United Launch Alliance (ULA) announced today that Mike Leinbach has joined the company as the Director of Human Spaceflight Operations. "We are fortunate to have Mike with his wealth of human spaceflight experience join the ULA team," said George Sowers, ULA's vice president of Business Development.

"His background in leading overall space shuttle launch activities for more than a decade, executing 37 space shuttle launches, will be invaluable as we develop human spaceflight capabilities for our Atlas and Delta systems." Prior to joining ULA, Leinbach had a distinguished 27-year career with NASA at Kennedy Space Center. Beginning in 2000, he led the launch team for all space shuttle missions. (1/16)

Big Science in an Era of Tight Budgets (Source: Space Review)
Advances in astronomy are dependent in part on the development of new large -- and expensive -- observatories on the ground and in space. Jeff Foust reports on the concerns raised by astronomers and other scientists that constrained budgets could threaten to put advances in astronomy on hold. Visit http://www.thespacereview.com/article/2007/1 to view the article. (1/16)

US Rebuffs Draft EU Code of Conduct: Is Something Waiting in the Wings? (Source: Space Review)
Last week a top State Department official announced that the US had decided not sign on the European Union's proposed space Code of Conduct. Michael Listner examines the reasons for that move and if the administration has an alternative approach in the works. Visit http://www.thespacereview.com/article/2006/1 to view the article. (1/16)

Mystery Persists Over Russian Spacecraft Fall Site (Source: AP)
Russian officials say they still have no firm information where a failed Mars moon probe plummeted to Earth, the day after it went down. News agencies had cited Defense Ministry spokesman Alexei Zolotukhin as saying Sunday that fragments of the craft fell in the Pacific Ocean off Chile's coast. But Zolotukhin told The Associated Press Monday that estimate was based on calculations, and no witness reports had been received. The deputy head of Russia's space agency, Anatoly Shilov, told state news channel Vesti that agency data assumed the craft broke up somewhere over Brazil. (1/16)

Volunteers Wanted for Planet Hunt (Source: BBC)
Members of the public are being asked to join the hunt for nearby planets that could support life. Volunteers can go to the Planethunters website to see time-lapsed images of 150,000 stars, taken by the Kepler space telescope. They will be advised on the signs that indicate the presence of a planet and how to alert experts if they spot them. "We know that people will find planets that are missed by the computer," said Chris Lintott from Oxford University. (1/15)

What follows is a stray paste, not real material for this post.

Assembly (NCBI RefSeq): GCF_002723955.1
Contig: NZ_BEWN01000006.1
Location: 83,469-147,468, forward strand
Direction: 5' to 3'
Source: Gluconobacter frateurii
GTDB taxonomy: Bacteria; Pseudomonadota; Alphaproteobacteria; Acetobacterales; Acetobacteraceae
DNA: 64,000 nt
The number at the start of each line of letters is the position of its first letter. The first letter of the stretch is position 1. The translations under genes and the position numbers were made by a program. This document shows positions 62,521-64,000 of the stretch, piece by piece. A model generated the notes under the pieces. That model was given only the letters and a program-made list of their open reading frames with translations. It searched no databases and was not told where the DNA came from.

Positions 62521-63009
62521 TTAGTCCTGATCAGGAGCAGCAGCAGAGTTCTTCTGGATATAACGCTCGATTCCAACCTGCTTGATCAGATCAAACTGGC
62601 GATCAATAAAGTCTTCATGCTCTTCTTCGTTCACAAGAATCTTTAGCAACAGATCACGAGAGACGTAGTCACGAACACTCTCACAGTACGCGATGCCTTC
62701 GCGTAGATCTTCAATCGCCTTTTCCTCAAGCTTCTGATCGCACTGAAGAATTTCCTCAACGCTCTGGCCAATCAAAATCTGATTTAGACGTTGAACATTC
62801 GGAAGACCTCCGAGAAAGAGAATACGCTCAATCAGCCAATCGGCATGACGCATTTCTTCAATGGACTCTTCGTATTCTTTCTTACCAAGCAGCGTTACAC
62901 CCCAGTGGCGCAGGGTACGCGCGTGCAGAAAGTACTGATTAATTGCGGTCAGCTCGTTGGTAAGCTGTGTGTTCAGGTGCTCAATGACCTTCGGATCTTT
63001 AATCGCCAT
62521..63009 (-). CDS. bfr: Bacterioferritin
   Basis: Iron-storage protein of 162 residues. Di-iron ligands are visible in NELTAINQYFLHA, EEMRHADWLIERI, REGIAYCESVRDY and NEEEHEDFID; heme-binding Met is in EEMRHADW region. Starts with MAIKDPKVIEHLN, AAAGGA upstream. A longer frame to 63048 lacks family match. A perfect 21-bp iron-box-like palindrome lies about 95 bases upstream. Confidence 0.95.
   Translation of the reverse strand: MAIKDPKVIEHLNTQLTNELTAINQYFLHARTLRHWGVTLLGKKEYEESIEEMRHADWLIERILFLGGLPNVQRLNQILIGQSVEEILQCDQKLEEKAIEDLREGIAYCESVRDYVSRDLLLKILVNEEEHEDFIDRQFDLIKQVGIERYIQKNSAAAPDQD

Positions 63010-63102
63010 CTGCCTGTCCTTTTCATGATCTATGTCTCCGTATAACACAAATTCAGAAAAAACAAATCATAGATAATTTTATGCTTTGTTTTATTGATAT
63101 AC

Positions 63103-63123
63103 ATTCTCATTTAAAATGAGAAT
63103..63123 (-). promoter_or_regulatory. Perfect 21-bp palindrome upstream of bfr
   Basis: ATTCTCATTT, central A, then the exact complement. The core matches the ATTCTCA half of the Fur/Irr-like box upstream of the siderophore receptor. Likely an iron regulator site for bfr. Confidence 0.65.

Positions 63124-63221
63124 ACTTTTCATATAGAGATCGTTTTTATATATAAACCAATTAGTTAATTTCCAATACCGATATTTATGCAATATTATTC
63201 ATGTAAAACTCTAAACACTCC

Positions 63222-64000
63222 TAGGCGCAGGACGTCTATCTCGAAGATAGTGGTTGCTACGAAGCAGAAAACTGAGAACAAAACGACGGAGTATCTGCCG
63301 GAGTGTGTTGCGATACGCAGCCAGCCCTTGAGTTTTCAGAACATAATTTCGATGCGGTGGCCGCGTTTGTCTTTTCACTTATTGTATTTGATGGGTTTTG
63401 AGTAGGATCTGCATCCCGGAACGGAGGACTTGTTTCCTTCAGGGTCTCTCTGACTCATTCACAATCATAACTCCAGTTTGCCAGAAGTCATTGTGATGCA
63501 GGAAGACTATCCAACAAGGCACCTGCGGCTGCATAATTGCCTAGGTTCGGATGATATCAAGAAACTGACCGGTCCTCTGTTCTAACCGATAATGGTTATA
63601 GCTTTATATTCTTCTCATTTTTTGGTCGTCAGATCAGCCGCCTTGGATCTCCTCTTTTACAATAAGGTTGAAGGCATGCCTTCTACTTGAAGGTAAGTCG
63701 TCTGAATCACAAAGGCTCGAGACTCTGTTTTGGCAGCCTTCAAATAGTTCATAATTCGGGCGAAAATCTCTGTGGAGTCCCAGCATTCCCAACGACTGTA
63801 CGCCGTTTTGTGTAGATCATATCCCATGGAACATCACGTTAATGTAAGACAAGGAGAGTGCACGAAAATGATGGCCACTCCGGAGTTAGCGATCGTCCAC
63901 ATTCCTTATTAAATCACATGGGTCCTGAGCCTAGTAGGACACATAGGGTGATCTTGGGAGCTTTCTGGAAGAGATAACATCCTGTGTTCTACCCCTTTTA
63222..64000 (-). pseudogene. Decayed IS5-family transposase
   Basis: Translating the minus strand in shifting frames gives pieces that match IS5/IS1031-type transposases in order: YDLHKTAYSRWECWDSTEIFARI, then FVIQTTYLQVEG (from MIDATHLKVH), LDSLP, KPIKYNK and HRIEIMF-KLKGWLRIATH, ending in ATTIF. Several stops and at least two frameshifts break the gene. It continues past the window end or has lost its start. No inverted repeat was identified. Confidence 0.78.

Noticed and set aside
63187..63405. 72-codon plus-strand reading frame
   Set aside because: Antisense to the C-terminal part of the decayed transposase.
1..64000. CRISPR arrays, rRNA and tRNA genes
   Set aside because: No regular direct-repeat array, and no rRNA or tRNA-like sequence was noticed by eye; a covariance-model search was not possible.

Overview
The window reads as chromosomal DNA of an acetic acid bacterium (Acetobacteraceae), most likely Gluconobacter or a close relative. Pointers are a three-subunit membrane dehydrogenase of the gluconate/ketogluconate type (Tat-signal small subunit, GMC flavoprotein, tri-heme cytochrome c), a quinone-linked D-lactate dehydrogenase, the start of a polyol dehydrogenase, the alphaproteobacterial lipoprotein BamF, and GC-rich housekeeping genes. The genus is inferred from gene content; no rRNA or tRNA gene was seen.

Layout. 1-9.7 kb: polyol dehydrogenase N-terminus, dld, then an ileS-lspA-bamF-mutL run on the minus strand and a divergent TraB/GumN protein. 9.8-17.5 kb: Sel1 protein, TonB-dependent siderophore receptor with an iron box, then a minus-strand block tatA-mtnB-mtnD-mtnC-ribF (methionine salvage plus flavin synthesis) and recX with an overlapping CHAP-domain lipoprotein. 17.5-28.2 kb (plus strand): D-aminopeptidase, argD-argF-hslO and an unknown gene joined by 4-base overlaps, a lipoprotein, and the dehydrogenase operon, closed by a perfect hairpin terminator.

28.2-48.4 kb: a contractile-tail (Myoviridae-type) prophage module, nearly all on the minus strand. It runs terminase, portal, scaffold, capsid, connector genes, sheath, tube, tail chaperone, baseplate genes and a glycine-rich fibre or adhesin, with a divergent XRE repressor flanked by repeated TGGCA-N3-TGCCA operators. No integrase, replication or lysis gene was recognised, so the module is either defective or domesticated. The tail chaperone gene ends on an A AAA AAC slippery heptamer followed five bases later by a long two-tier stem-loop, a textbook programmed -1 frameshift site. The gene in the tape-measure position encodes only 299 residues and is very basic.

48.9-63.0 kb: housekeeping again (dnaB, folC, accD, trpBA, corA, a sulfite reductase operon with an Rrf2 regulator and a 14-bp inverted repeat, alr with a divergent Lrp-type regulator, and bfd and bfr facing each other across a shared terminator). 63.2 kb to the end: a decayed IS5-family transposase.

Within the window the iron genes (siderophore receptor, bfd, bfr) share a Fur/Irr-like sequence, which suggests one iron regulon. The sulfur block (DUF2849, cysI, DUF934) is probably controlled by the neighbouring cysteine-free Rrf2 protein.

Climate Cycle Reveals Titan as Earth-Like (Source: Cosmos)
Saturn's moon Titan is more Earth-like than thought, with two distinct layers in the lower atmosphere that affect the moon's wind patterns, dune spacing and cloud formation. Researchers used a three-dimensional climate model of Titan's atmosphere together with an analysis of dune locations and measurements from the Voyager 1 spacecraft, the Cassini orbiter and the Huygens probe to discover how the moon's lowermost atmosphere interacts with its surface. (1/16)

ISRO Declines to Disclose Probe Report on Antrix-Devas Deal (Source: Economic Times)
India's premier space agency ISRO has declined to make public the report by Prime Minister Manmohan Singh appointed high-level committee, which went into alleged irregularities in the controversial S-Band spectrum deal between Devas Multimedia and its commercial arm Antrix Corporation. While hearing an appeal filed under the Right to Information Act, the Indian Space Research Organization (ISRO) said the disclosure of information would impede the process of investigation and declined the copies of the report. (1/16)

Pentagon Interest in Cybersecurity, Space May Ease Contractors’ Pain from Cuts (Source: Washington Post)
Plans by the Pentagon to invest more in cybersecurity and space-based capabilities may ease the blow for defense contractors such as Northrop Grumman and Lockheed Martin that are facing cuts in other programs. The Defense Department intends to beef up spending on computer network protections and satellite intelligence systems while targeting troops for cuts under a global strategy released last week. Funding levels, which were not specified, will be detailed in next month’s federal budget proposal. (1/16)